Contact newsdesk on:

Classified adverts   I   Jobs                               

Small Ads & Local Services    


Hebrides News


UK energy minister, Greg Clark, is to visit the Western Isles just before he announces reveals a crucial decision which could make or break the Western Isles’ renewable industry.


At stake is an estimated £144 million economic boost over the next 25 years, say wind farm supporters.


Some 10,000 jobs could be created by 2030 by tapping into the massive renewable energy sources in Scotland's islands according to a joint UK and Scottish Government study.


The local renewable sector is hugely dismayed at the UK Government’s refusal of giving subsidies to onshore turbine projects in the Western Isles.


That came as a shock given the strongly upbeat signals an exception would be made for the Western and Northern Isles.


Financial support is sought to compensate for the high cost - up to seven times higher than from the Highlands -

of exporting island generated electricity to the south .


Public financial assistance to all land-based windfarms has stopped, with the government “making it clear” the country has enough onshore turbines to meet targets.


However, Greg Clark excluded the islands from this year’s allocation scheme which takes place in April, saying the focus should now be on technologies like turbines at sea.


He did offer a final glimmer of hope for the Western Isles wind renewable industry by opening another consultation on whether onshore turbine projects on remote islands should be treated differently.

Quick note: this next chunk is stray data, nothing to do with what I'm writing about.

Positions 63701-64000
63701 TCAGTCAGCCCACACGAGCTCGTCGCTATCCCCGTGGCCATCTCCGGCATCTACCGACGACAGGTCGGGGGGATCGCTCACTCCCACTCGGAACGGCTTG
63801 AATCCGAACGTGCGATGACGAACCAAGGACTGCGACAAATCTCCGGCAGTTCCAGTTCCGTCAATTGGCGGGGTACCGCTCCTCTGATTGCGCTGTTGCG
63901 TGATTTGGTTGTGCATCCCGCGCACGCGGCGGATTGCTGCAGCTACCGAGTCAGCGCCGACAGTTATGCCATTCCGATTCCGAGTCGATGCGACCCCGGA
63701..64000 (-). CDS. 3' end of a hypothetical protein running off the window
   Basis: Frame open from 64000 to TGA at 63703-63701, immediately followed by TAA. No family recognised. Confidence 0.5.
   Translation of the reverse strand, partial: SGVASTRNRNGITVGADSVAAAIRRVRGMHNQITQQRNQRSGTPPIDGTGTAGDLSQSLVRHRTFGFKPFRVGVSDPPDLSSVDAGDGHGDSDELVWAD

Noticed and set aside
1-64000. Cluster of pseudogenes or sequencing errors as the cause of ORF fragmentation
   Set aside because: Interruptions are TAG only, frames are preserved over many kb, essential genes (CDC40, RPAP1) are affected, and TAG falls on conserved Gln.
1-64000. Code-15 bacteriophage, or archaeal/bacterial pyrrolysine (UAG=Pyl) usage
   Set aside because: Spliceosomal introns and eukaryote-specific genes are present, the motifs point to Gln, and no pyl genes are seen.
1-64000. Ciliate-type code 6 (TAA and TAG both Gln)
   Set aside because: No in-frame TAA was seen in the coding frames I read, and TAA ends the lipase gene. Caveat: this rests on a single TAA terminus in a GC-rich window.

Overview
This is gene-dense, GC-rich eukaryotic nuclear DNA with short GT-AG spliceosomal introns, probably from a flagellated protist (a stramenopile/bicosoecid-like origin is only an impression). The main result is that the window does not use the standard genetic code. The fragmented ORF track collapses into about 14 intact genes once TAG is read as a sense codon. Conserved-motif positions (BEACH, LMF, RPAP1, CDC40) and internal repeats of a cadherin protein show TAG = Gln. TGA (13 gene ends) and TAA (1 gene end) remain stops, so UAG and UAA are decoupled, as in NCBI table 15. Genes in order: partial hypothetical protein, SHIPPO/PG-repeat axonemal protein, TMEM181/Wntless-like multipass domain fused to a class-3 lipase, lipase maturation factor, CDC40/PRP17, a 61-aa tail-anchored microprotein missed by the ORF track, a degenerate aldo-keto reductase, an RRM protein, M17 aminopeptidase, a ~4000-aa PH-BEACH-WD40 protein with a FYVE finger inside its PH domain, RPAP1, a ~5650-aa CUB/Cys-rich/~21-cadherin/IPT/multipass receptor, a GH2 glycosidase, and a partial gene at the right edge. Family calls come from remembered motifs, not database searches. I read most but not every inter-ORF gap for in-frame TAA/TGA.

The catch is that he demands “new evidence or strong justification” and seems to be seeking different arguments to that submitted to a similar consultation in 2013.

If no distinct case for the islands succeeds then proposed windfarms - including plans for community schemes - plus the planned Minch interconnector are extremely unlikely to proceed.


MP Angus MacNeil said Greg Clark plans to visit the islands in late February or early March to “discuss the way forward and possibilities.”


The MP added: “Obviously with the consultation ongoing the ministers have to remain tight-lipped at the moment and it is difficult to say what the outcome will be, but with the Secretary of State planning to visit the islands, it will at least give interested parties an opportunity to state their case.”


Meanwhile, Mr MacNeil and MSP, Alasdair Allan, discussed the situation with representatives from island community energy groups. With the local grid unable to take on any more output from island turbines proposals for future community wind developments hang on the threatened subsea cable going ahead.




Government minister who could wipe out Western Isles’ £144 million renewable industry to visit isles

19 January 2017

Greg Cark